Who am I?

Who am I as an artist?

As soon as I start asking this question I know I am stuck. I begin questioning in circles. Why do I want to be an artist? What kind of art do I really love? How do I find out what my inner voice is saying?

I have just realized that these questions never get me anywhere. Because I love so many things, so many different kinds of paintings by other artists I love and want to be able to do.

Who I am as an artist is who I am as a person, and sometimes it is very hard to put that into words, and I don’t think it is really necessary to do so. What I do and what I love defines me more than what I decide about myself. So when I come to the questions, who am I as an artist? What should I paint? Really all I have to do is put those questions aside, not think about them just for now, and while I mull over that just create anything I feel like and do it. That last bit is key, and perhaps if I take out the phrase ‘I feel like’ it will illustrate better what I mean. ‘Just create anything, and do it now.’ It takes away the pressure of finding out exactly what I like (what defines me) and gives me freedom to experiment with anything and maybe I will like it and maybe I wont. I don’t have to define who I am before I actually know, and it is not even necessary to know just to be.

 

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That slow stage of a painting…

  I have been working on one painting since the beginning of the month, so three weeks now, and I am at that point where I don’t know how to move forward, inspiration is lacking, but I know that there is so much to improve on it. It is a portrait from a photo of myself. It is quite large for me, 24 inches square, and so far the painting has gone really well and I have been excited about how good it looks. Hmm, that could be the problem, I’m getting to the stage where I think it might be good, and so I’m too scared to paint on it in case I mess it up! I know that that mind set doesn’t get you anywhere. I need to push beyond my comfort zone in order to improve.

   It also doesn’t help that I haven’t painted it for a few days. Today is full of pregnancy related appointments and bottling peaches before they go bad. I just have enough time to write this and then scurry off to a midwife appointment. Also, sharing work space with very busy husband completing his final year of an engineering degree, means I don’t get to paint during the weekend. Which is fine with me as there are many other things I got to catch up on. (Lots of baby sewing this last weekend).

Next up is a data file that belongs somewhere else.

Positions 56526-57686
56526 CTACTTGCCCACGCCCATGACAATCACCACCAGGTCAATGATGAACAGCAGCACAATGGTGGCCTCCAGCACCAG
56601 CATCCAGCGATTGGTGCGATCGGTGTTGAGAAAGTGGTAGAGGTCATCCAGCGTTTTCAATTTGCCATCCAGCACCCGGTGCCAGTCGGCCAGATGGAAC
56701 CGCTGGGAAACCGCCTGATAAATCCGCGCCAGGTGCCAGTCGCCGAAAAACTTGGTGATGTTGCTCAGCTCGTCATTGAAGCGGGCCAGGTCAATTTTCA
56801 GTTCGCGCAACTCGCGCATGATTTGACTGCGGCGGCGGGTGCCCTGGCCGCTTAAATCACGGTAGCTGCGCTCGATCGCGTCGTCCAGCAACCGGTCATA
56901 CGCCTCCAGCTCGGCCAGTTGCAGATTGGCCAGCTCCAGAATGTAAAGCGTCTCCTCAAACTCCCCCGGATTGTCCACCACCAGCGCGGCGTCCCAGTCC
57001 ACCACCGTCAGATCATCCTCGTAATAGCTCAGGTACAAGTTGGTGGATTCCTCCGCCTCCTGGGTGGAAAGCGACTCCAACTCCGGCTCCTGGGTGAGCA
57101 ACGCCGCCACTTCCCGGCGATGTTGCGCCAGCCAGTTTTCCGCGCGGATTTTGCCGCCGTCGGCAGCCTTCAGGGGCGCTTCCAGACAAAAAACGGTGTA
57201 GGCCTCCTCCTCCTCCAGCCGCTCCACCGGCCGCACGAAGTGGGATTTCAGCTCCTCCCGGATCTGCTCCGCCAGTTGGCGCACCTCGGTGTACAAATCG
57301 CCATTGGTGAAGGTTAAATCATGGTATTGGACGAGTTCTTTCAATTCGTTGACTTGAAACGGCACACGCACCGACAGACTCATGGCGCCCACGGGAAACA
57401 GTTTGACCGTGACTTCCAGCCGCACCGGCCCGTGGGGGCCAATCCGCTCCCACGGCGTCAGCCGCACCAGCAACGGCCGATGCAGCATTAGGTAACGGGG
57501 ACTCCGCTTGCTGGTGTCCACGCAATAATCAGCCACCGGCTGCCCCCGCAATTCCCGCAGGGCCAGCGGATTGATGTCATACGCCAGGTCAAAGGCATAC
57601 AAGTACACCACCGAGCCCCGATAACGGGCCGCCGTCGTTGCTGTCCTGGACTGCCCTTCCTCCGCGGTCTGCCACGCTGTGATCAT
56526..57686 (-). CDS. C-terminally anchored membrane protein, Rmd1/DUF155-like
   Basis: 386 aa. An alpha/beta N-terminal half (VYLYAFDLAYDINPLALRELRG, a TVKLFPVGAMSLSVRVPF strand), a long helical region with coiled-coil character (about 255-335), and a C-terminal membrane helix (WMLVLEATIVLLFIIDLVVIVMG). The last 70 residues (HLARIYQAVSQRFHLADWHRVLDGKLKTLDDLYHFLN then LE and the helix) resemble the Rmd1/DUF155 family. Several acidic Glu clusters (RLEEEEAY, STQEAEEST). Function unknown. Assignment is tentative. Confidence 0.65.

But this week, my main goal is to get this painting finished finally. Last year I bought Ceaser Santos’ instructional video on portrait painting, so while painting each stage of this I have been going through all nineteen hours of watching him paint a portrait and teach. It has been very helpful, I am learning so much, but the learning curve from seeing what he dose to putting it into practice in my own painting is very very steep!

  Here are a few progression photos up to what it looks like now. I’m hoping to get this finished by the end of the week!

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The under drawing. I spent quite some time getting this as accurate as possible in charcoal. Then I sprayed fixative over the top and began painting over it.
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How it looked somewhere halfway through painting. I had some vague ideas for fancy hair which I later painted out.

 

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How the painting looks today. After spending a day on the hair, the face suddenly looks really badly painted again!

Just looking at the painting now in the image on the screen, I’m thinking of what I need to do to improve it. The face is looking too saturated and red without enough contrasting cool colours.  Many of the shapes and values need refining, so I really need to pay attention to the drawing and the value structure as I paint.

Well, time to go, and I’ll let you know how this painting goes. Hopefully I’ll have the finished thing to show you soon!

There is Hope where there is a Butterfly